Does engine purging in a liquid rocket engine cause dry run of the turbopump? If so, does that have any implication for the design, health, maintenance, or operation of the pump?

How do we calculate the purging pressure?

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    $\begingroup$ You do not want to run your turbo pump without something in it. That can cause pump failure which is unlikely to be acceptable in a rocket application. And purging is often done with a pressurized gas, probably the same you use to pressurize your propellant tanks. Havn't got sources so no answer from me (: $\endgroup$
    – GittingGud
    May 16, 2019 at 6:32

1 Answer 1


No, it doesn't. There is always a valve between the purging circuitry and the turbopump, preventing the turbopump from going dry (which, as @GittingGud points out in a comment) is highly undesirable. The valve is closed by the same gas as the one used to purge. For a nice description, see p. 60 of Huzel and Huang, "Design of Liquid-Propellant Rocket Engines" dealing with a (hypothetical!) engine using fluorine for an oxidizer.

To answer the second part of your question: if a dry run ever occurs, the turbopump will spin up to rpms well above its specification, and eventually some material fault will make one of the impeller blades break by centrifugal force. The pieces of the blade will shatter the pump encasing, just before or at the moment the rest of the impeller flies apart because the centre of mass is not on its axis anymore. The impeller debris will fly, at very high speeds, through the various parts of your rocket. Depending on the stage the rocket is in (pre-launch, ignition, flight) this may lead to what the Brits call, tongue-in-cheekishly, accelerated self-disintegration (an explosion).

At engine burnout, the propellant remaining behind in the turbopump is part of the engine's so-called wet mass.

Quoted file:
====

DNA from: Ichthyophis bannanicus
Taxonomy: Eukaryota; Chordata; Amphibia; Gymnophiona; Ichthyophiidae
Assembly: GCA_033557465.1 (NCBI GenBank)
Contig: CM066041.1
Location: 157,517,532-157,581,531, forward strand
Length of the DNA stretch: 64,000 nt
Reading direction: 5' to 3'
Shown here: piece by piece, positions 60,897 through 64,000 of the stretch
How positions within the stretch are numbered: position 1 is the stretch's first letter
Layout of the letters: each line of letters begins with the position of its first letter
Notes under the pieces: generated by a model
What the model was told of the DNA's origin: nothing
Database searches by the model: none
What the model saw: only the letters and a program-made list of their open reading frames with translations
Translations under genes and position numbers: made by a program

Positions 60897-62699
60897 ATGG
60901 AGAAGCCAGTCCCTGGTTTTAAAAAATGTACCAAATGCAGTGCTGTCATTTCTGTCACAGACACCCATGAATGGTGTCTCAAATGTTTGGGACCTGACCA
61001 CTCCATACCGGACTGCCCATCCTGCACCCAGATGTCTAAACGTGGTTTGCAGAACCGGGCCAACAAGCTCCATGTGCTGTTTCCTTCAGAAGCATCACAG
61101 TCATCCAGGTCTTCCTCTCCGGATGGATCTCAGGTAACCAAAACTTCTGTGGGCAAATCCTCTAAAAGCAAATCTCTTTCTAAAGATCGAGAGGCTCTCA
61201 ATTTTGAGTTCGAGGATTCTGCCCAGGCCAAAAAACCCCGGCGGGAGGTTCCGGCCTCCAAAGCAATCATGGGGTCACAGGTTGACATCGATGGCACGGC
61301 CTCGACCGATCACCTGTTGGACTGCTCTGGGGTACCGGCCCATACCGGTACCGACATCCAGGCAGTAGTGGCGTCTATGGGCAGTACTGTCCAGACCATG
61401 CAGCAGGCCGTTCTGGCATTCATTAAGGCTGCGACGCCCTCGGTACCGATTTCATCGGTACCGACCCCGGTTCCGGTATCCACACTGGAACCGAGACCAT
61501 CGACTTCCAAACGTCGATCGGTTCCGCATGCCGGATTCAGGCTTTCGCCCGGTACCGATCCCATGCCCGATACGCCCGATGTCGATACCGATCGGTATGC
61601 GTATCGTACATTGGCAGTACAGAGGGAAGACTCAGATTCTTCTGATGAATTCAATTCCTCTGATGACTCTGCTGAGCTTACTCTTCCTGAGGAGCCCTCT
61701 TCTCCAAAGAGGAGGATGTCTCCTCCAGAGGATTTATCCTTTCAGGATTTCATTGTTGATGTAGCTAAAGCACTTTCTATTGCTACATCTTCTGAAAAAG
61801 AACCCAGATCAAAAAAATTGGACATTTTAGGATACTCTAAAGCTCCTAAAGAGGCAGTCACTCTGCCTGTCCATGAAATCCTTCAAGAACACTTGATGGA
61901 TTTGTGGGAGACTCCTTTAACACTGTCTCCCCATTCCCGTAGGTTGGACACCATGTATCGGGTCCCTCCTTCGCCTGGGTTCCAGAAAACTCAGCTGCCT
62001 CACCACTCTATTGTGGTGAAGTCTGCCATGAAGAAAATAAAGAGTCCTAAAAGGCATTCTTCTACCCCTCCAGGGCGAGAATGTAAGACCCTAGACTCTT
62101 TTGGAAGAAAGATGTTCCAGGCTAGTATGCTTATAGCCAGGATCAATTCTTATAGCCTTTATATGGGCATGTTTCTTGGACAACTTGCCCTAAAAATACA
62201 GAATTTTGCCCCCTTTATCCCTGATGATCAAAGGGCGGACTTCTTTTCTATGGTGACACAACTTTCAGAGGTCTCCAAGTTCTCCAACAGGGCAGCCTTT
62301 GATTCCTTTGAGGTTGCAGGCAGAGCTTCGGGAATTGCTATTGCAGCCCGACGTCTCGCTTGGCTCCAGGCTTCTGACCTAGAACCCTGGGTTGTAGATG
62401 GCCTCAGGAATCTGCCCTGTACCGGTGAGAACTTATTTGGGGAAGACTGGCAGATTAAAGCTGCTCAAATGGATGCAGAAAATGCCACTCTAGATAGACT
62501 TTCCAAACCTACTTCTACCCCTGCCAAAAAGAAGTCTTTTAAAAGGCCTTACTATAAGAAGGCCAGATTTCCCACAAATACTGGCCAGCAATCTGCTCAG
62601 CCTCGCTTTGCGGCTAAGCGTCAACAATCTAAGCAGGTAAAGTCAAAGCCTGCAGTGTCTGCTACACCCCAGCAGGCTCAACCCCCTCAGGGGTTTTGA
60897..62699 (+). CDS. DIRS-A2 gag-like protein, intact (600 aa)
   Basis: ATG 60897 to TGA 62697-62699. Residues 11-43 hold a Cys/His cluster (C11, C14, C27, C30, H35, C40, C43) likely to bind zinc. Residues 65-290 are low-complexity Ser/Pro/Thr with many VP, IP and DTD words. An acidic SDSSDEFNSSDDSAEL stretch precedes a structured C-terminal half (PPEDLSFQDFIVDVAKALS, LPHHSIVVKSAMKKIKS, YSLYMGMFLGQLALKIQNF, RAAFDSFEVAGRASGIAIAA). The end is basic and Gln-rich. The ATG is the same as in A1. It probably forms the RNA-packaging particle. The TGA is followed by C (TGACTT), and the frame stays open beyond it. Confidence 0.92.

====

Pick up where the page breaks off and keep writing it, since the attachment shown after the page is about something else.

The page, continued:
• $\begingroup$ There is no such valve in the SSME. $\endgroup$ Aug 26, 2019 at 12:15
  • $\begingroup$ Also, page 60 of the book you reference has nothing to do with purging or turbopumps, but is part of the "Selection of Materials"chapter. ntrs.nasa.gov/archive/nasa/casi.ntrs.nasa.gov/19710019929.pdf If you mean a different edition, please provide a link. $\endgroup$ Aug 26, 2019 at 21:21
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    $\begingroup$ Those valves you mention don't 'prevent the turbopump from going dry' in the SSME. They allow helium to be injected into the feedlines postMECO, blowing the residual prop out through the engine including the turbopumps. They are specifically intended to dry out the engine! $\endgroup$ Aug 27, 2019 at 11:58
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    $\begingroup$ I support improving your answer! $\endgroup$ Aug 27, 2019 at 12:41
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    $\begingroup$ A dry run is a problem if the turbopump is being driven (e.g. by the preburner) while it goes dry. Then the driving torque causes the pump to speed up. During a purge, the only driving force is caused by the purging gas, and you can control that to limit the pump speed to a safe value. $\endgroup$
    – Hobbes
    Sep 25, 2019 at 6:22

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